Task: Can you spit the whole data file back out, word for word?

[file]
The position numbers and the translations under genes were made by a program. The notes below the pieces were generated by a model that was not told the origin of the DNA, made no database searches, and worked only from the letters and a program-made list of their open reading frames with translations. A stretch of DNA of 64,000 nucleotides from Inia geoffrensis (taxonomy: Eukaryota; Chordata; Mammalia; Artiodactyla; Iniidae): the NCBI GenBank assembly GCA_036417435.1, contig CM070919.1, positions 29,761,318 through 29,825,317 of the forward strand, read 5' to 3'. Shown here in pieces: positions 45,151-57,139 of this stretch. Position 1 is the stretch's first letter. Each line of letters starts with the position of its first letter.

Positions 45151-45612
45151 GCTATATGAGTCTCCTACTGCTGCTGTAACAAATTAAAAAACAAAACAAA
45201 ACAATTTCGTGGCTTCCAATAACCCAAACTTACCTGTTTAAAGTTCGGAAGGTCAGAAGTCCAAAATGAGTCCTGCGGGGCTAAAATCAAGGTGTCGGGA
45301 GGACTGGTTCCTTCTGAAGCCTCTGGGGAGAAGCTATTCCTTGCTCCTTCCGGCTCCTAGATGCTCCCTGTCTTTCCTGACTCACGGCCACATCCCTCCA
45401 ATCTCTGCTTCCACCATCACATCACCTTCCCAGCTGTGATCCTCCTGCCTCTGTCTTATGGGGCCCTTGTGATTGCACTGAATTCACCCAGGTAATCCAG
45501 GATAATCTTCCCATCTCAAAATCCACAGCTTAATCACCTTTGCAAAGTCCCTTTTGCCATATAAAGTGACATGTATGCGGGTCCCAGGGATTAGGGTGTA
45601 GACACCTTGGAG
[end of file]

The position numbers and the translations under genes were made by a program. The notes below the pieces were generated by a model that was not told the origin of the DNA, made no database searches, and worked only from the letters and a program-made list of their open reading frames with translations. A stretch of DNA of 64,000 nucleotides from Inia geoffrensis (taxonomy: Eukaryota; Chordata; Mammalia; Artiodactyla; Iniidae): the NCBI GenBank assembly GCA_036417435.1, contig CM070919.1, positions 29,761,318 through 29,825,317 of the forward strand, read 5' to 3'. Shown here in pieces: positions 45,151-57,139 of this stretch. Position 1 is the stretch's first letter. Each line of letters starts with the position of its first letter.

Positions 45151-45612
45151 GCTATATGAGTCTCCTACTGCTGCTGTAACAAATTAAAAAACAAAACAAA
45201 ACAATTTCGTGGCTTCCAATAACCCAAACTTACCTGTTTAAAGTTCGGAAGGTCAGAAGTCCAAAATGAGTCCTGCGGGGCTAAAATCAAGGTGTCGGGA
45301 GGACTGGTTCCTTCTGAAGCCTCTGGGGAGAAGCTATTCCTTGCTCCTTCCGGCTCCTAGATGCTCCCTGTCTTTCCTGACTCACGGCCACATCCCTCCA
45401 ATCTCTGCTTCCACCATCACATCACCTTCCCAGCTGTGATCCTCCTGCCTCTGTCTTATGGGGCCCTTGTGATTGCACTGAATTCACCCAGGTAATCCAG
45501 GATAATCTTCCCATCTCAAAATCCACAGCTTAATCACCTTTGCAAAGTCCCTTTTGCCATATAAAGTGACATGTATGCGGGTCCCAGGGATTAGGGTGTA
45601 GACACCTTGGAG